Zhou Enlai.

    • #32
  3. Zafar Member
    Zafar
    @Zafar

    So we should believe the politician instead of the diplomat because?

    • #33
  4. Leigh Inactive
    Leigh
    @Leigh

    Zafar:So we should believe the politician instead of the diplomat because?

    Because in this context it’s highly unlikely a Democratic politician would pull that out of thin air.  Look at the motivation: he has plenty of motivation to say that and then lie about it.  She doesn’t, and she has witnesses.

    • #34
  5. Kozak Member
    Kozak
    @Kozak

    Zafar
    So we should believe the politician instead of the diplomat because?

    Because there are 4 of them telling the same story?

    • #35
  6. Claire Berlinski, Ed. Editor
    Claire Berlinski, Ed.
    @Claire

    Kozak:Zafar So we should believe the politician instead of the diplomat because?

    Because there are 4 of them telling the same story?

    Well, that and because Audibert is confirming parts of their story. My guess is that there may have been honest misunderstanding of honest bad reporting involved in this, too: I mean, I’m guessing here, but this language is ambiguous: “He basically said, if Congress votes this down, there will be some saber-rattling and some chaos for a year or two, but in the end nothing will change and Iran will come back to the table to negotiate again and that would be to our advantage.”

    What does “basically” mean? I can imagine she asked, insistently, for his prediction about what what would happen if Congress voted it down, and that whatever he said amounted in her mind to “saber-rattling and chaos.” What does “chaos” mean? It can mean some very grave things. What does “in the end nothing will change?” It could mean many things. And she may have added the “that would be to our advantage.” That may have been a literal quote — just what she said, in other words — but imagine it spoken. If you put a pause between “again” and “that” it can sound like her reflections on what he said.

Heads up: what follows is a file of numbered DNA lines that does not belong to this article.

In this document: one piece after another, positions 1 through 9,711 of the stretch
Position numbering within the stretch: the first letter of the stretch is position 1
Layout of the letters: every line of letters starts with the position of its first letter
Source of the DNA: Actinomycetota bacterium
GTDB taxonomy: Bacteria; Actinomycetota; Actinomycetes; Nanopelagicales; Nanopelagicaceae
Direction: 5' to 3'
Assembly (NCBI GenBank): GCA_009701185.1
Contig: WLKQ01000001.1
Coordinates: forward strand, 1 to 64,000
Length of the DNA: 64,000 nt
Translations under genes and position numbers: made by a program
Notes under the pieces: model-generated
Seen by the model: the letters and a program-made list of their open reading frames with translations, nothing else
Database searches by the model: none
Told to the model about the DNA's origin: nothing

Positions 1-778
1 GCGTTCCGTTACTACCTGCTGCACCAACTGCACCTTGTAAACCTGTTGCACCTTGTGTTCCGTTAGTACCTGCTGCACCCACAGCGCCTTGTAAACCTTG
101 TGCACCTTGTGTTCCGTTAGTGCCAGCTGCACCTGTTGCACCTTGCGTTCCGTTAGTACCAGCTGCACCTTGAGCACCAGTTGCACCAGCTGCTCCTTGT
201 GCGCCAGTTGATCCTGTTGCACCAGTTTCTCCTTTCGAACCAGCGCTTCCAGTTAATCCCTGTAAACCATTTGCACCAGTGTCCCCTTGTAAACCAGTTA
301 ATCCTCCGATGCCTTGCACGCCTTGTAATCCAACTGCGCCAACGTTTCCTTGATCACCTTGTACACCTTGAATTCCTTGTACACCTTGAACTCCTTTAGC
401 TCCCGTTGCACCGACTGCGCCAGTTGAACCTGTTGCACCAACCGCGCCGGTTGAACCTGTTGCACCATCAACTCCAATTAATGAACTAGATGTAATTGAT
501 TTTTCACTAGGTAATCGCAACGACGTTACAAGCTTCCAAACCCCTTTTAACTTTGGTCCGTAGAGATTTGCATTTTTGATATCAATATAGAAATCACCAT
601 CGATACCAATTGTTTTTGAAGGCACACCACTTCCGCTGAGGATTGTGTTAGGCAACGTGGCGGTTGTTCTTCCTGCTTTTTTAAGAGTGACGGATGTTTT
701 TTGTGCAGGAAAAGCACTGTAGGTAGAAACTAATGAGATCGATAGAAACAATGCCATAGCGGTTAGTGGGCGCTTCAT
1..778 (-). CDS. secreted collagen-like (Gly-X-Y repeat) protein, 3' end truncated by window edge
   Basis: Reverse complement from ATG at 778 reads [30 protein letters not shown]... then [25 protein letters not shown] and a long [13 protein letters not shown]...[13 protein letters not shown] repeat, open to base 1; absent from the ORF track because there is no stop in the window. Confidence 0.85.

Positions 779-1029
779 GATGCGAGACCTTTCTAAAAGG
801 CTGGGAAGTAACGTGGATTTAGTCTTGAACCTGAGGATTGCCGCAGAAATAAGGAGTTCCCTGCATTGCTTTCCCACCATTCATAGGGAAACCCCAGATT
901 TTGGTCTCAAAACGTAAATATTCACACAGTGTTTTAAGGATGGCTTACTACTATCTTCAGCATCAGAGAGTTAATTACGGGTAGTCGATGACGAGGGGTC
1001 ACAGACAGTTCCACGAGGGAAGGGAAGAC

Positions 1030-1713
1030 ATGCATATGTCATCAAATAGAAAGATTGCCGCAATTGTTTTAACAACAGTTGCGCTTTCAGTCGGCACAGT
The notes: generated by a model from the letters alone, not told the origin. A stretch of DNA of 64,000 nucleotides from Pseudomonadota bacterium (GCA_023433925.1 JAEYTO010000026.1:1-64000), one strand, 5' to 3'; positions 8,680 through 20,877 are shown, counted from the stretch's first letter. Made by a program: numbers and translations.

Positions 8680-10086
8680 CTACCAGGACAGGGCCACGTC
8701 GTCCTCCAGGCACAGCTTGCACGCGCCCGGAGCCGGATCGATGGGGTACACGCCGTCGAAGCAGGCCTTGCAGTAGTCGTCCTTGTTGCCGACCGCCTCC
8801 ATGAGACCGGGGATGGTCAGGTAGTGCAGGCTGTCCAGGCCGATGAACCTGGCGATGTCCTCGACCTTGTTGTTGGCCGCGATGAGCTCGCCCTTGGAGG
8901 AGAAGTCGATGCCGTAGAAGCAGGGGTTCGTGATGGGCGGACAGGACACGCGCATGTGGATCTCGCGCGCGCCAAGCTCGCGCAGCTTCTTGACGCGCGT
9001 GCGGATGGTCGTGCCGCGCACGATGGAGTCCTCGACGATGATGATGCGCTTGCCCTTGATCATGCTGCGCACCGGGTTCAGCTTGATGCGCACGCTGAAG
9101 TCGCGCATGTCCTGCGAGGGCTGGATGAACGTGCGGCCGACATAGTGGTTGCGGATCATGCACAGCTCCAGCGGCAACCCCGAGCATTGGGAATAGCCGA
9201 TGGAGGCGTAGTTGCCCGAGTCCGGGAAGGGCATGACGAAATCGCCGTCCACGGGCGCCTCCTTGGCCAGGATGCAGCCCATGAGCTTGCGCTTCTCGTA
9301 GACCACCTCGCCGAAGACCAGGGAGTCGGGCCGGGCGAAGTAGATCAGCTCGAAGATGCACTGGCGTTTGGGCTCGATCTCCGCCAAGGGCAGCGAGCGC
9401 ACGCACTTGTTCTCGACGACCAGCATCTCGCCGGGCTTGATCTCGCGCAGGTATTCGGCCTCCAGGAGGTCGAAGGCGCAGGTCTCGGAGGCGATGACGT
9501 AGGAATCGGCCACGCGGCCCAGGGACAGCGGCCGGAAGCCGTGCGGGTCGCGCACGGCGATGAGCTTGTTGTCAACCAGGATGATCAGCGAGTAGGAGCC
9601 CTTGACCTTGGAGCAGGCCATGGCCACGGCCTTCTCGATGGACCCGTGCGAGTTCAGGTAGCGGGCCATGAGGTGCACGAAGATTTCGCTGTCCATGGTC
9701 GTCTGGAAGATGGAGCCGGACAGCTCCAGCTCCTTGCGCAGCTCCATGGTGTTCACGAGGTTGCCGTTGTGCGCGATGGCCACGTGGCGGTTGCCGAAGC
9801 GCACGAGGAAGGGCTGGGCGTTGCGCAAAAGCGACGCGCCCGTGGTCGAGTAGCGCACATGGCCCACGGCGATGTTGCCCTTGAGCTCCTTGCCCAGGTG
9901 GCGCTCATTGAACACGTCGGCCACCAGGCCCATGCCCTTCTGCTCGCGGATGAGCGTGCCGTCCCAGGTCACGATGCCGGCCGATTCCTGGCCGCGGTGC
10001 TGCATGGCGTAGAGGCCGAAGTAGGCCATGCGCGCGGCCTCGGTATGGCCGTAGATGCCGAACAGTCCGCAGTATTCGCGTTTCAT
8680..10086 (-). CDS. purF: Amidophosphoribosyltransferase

And it’s possible the other four backed her up because they felt her comments were “also how we understood it,” even if “not precisely what he said.”

    I don’t know what was really said, but can imagine many scenarios in which they kept pressing until they heard the words they wanted to hear, or they didn’t hear words they didn’t want to hear — and we’ll never know. I just found it interesting that Audibert himself went on the record to agree — in slightly different language — that he said some of those things, and in doing so also stressed, “But it’s unimaginable that I would have put it that way in front of the US Ambassador.” And it is: I find it exceptionally unlikely that he would have violated protocol using quite the language Sanchez attributed to him. But he may have suggested this, overall, in a very long-winded, French-style presentation, and who knows what his body language was like, or what questions he was responding to, specifically.

    • #36